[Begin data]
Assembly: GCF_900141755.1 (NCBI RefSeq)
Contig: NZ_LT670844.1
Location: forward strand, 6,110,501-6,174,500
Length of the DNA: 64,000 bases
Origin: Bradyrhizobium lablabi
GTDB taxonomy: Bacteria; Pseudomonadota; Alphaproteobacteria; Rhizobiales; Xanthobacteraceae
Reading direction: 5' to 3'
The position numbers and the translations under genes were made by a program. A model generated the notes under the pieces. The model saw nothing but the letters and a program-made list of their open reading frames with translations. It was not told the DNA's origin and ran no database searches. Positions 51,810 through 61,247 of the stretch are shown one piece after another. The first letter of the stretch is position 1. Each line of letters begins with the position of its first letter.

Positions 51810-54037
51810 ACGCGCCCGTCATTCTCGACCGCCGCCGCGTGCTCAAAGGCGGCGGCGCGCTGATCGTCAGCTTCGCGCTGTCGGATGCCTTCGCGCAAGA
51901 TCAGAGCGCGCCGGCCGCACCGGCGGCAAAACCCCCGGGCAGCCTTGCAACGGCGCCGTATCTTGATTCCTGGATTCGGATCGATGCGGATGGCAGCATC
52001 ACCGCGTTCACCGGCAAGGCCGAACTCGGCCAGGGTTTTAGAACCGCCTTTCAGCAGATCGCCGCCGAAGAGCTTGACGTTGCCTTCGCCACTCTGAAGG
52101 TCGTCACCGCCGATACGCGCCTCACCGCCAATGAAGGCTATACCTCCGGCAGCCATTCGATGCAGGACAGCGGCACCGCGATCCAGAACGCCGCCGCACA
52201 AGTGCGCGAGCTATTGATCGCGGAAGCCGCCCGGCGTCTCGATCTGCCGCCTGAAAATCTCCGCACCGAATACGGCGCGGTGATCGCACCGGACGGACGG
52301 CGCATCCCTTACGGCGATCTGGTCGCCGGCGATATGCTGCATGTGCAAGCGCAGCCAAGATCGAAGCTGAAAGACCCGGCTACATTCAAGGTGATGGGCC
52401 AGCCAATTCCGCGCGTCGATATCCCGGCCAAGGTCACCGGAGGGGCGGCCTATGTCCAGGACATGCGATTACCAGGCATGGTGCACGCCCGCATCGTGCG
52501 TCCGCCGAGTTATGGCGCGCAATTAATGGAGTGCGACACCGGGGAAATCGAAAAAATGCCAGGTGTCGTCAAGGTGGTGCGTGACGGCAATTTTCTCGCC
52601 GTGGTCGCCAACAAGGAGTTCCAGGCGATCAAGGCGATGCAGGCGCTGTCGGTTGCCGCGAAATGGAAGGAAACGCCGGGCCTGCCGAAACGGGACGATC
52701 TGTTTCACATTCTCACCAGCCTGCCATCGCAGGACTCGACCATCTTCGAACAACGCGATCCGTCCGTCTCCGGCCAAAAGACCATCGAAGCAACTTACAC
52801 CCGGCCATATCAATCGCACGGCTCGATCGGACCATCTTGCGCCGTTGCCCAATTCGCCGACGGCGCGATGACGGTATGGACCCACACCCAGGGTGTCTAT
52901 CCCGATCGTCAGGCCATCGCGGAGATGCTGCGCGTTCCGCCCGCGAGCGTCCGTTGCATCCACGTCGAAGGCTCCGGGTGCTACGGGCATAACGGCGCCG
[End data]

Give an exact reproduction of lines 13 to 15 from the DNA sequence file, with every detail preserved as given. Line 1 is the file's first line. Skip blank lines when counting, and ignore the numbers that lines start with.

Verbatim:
52101 TCGTCACCGCCGATACGCGCCTCACCGCCAATGAAGGCTATACCTCCGGCAGCCATTCGATGCAGGACAGCGGCACCGCGATCCAGAACGCCGCCGCACA
52201 AGTGCGCGAGCTATTGATCGCGGAAGCCGCCCGGCGTCTCGATCTGCCGCCTGAAAATCTCCGCACCGAATACGGCGCGGTGATCGCACCGGACGGACGG
52301 CGCATCCCTTACGGCGATCTGGTCGCCGGCGATATGCTGCATGTGCAAGCGCAGCCAAGATCGAAGCTGAAAGACCCGGCTACATTCAAGGTGATGGGCC